Feeds
65%
abit_aw9d_max_sm

Abit AW9D-Max 975X-based mobo

Abit rises from the ashes?

High performance access to file storage

In addition to the USB/Firewire bracket, the AW9D-Max also comes with a full set of seven SATA cables, an optical S/PDIF cable with a 3.5mm connector at one end and a normal Toslink connector on the other, and IDE and floppy cables, both of the rounded type. Abit also supplies an SLI bridge connector, but I wouldn't read too much into any future SLI compatibility of the AW9D-Max, at least not in the short term.

abit_aw9d_max_3

Performance was very good, outperforming the Intel's own 975X-based D975XBX by a small margin in SYSMark 2004SE. It's also ahead in most of the benchmarks in PCMark 2005, although for some reason the hard drive score is slightly slower. The 3D benchmark numbers aren't half bad either and show off the potential of the AW9D-Max.

However, this is where we ran into a snag, as adding a Radeon X1900 XT CrossFire master card caused some very strange benchmark results. This seems to be a BIOS issue with the AW9D-Max as we've not come across this in any other 975X boards that we've tested. In all of the tests the results dropped below 50 per cent of the single-card scores, so there's something seriously odd going on here. Hopefully, this is something Abit will fix quickly, as it makes the AW9D-Max a bad choice for anyone considering a CrossFire setup.

Despite the CrossFire issue, the AW9D-Max is a decent board, although it can't quite compete in terms of features with the high-end Asus boards. At £150 it's also a rather expensive board with most competing products being £10-20 cheaper. Nonetheless, the AW9D-Max shows that Abit is back and eager to try and reach the top again.

Verdict

The Abit AW9D-Max is a very good motherboard, although there's an issue with CrossFire performance, the price is quite high and the connector layout could be better. At least you get quite a feature-rich board for your money. ®

High performance access to file storage

65%
abit_aw9d_max_sm

Abit AW9D-Max 975X-based mobo

Feature-filled and fast - as long as you're not interested in CrossFire configurations...
Price: £150 inc VAT RRP

More from The Register

next story
Report: Apple seeking to raise iPhone 6 price by a HUNDRED BUCKS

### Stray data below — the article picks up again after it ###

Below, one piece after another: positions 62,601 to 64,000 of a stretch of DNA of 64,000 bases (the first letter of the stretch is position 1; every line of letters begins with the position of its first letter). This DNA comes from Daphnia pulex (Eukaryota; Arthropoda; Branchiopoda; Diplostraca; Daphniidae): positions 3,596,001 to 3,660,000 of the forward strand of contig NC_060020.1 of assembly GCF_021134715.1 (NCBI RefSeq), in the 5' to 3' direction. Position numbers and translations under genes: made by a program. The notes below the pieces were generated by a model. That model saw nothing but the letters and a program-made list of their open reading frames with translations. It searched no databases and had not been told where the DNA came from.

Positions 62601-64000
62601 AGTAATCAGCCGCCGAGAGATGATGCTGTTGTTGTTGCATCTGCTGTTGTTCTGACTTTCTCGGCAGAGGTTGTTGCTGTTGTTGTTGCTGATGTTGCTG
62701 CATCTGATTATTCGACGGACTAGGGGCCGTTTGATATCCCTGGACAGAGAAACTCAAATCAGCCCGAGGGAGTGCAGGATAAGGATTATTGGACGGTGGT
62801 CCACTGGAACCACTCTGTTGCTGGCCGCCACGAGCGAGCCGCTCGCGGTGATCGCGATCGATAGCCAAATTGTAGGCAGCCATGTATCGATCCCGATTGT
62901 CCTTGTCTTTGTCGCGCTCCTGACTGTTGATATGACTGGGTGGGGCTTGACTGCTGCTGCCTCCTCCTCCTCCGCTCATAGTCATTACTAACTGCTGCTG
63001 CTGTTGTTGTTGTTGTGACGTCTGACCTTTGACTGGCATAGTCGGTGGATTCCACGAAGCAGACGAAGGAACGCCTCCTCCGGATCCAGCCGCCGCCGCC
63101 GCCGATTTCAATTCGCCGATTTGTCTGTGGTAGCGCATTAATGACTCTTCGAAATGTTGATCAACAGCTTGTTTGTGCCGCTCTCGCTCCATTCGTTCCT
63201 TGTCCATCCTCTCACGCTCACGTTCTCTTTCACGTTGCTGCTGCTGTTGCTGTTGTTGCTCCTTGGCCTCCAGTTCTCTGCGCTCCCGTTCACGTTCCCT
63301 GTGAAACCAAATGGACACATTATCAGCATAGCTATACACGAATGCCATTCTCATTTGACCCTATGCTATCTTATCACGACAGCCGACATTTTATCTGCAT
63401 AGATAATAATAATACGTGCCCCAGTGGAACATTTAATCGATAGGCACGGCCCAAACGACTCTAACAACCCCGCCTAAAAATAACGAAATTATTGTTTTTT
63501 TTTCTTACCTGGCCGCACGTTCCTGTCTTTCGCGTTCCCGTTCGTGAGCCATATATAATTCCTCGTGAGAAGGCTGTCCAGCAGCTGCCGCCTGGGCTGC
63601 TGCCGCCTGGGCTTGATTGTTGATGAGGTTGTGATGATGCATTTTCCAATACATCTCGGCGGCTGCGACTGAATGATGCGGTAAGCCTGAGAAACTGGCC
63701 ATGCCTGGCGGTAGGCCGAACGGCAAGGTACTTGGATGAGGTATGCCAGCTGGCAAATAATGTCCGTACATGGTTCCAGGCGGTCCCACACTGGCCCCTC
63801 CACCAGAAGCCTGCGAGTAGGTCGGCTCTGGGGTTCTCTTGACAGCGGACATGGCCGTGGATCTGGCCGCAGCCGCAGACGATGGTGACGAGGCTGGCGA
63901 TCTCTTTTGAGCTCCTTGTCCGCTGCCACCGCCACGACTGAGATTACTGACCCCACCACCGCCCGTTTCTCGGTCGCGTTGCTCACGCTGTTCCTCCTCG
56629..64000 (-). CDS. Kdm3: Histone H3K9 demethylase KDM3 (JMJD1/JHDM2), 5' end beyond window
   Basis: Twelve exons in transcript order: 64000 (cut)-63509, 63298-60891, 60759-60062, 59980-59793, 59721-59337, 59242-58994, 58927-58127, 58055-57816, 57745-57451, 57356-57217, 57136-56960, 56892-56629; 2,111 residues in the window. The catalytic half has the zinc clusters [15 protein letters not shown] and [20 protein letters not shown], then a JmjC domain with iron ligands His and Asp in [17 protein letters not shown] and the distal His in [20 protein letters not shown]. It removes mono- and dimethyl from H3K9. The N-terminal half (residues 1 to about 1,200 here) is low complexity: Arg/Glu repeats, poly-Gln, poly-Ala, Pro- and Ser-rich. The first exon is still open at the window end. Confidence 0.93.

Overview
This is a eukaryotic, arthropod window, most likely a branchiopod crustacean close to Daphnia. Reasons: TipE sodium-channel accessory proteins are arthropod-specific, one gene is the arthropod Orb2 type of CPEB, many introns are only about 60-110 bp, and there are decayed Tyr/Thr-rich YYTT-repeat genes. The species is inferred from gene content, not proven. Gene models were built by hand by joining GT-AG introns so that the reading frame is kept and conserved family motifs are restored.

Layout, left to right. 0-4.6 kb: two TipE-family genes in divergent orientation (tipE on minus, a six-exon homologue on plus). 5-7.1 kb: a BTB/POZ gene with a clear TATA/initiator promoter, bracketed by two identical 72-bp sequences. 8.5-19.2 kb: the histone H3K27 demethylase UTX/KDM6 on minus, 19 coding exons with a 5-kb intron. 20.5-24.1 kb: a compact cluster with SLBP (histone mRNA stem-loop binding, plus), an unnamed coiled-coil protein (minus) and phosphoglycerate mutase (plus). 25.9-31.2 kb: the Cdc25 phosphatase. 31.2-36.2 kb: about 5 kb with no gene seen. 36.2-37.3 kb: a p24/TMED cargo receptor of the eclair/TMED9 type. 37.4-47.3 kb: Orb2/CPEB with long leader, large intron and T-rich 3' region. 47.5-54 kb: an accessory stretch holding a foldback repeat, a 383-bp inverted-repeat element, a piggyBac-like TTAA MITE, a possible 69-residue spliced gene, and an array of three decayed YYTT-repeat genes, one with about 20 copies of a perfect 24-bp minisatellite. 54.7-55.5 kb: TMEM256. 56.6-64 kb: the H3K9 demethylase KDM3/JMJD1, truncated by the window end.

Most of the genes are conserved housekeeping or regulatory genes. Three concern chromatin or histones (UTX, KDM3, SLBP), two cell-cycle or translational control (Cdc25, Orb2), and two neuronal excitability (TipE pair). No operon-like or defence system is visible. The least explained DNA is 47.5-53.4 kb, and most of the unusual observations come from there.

'Well, that 5c experiment didn't go so well – let's try the other direction'
Video games make you NASTY AND VIOLENT
Especially if you are bad at them and keep losing
Microsoft lobs pre-release Windows Phone 8.1 at devs who dare
App makers can load it before anyone else, but if they do they're stuck with it
Nvidia gamers hit trifecta with driver, optimizer, and mobile upgrades
Li'l Shield moves up to Android 4.4.2 KitKat, GameStream comes to notebooks
Dell Wyse Cloud Connect: Pocket Android desktop
Ultrathin client with a lot of baggage. The upside? It's a rogue sysadmin's delight
Gimme a high S5: Samsung Galaxy S5 puts substance over style
Biometrics and kid-friendly mode in back-to-basics blockbuster
AMD unveils Godzilla's graphics card – 'the world's fastest, period'
The Radeon R9 295X2: Water-cooled, 5,632 stream processors, 11.5TFLOPS
Zucker punched: Google gobbles Facebook-wooed Titan Aerospace
Up, up and away in my beautiful balloon flying broadband-bot
Sony battery recall as VAIO goes out with a bang, not a whimper
The perils of having Panasonic as a partner
prev story

Whitepapers

Mainstay ROI - Does application security pay?
In this whitepaper learn how you and your enterprise might benefit from better software security.
Five 3D headsets to be won!
We were so impressed by the Durovis Dive headset we’ve asked the company to give some away to Reg readers.
3 Big data security analytics techniques
Applying these Big Data security analytics techniques can help you make your business safer by detecting attacks early, before significant damage is done.
The benefits of software based PBX
Why you should break free from your proprietary PBX and how to leverage your existing server hardware.
Mobile application security study
Download this report to see the alarming realities regarding the sheer number of applications vulnerable to attack, as well as the most common and easily addressable vulnerability errors.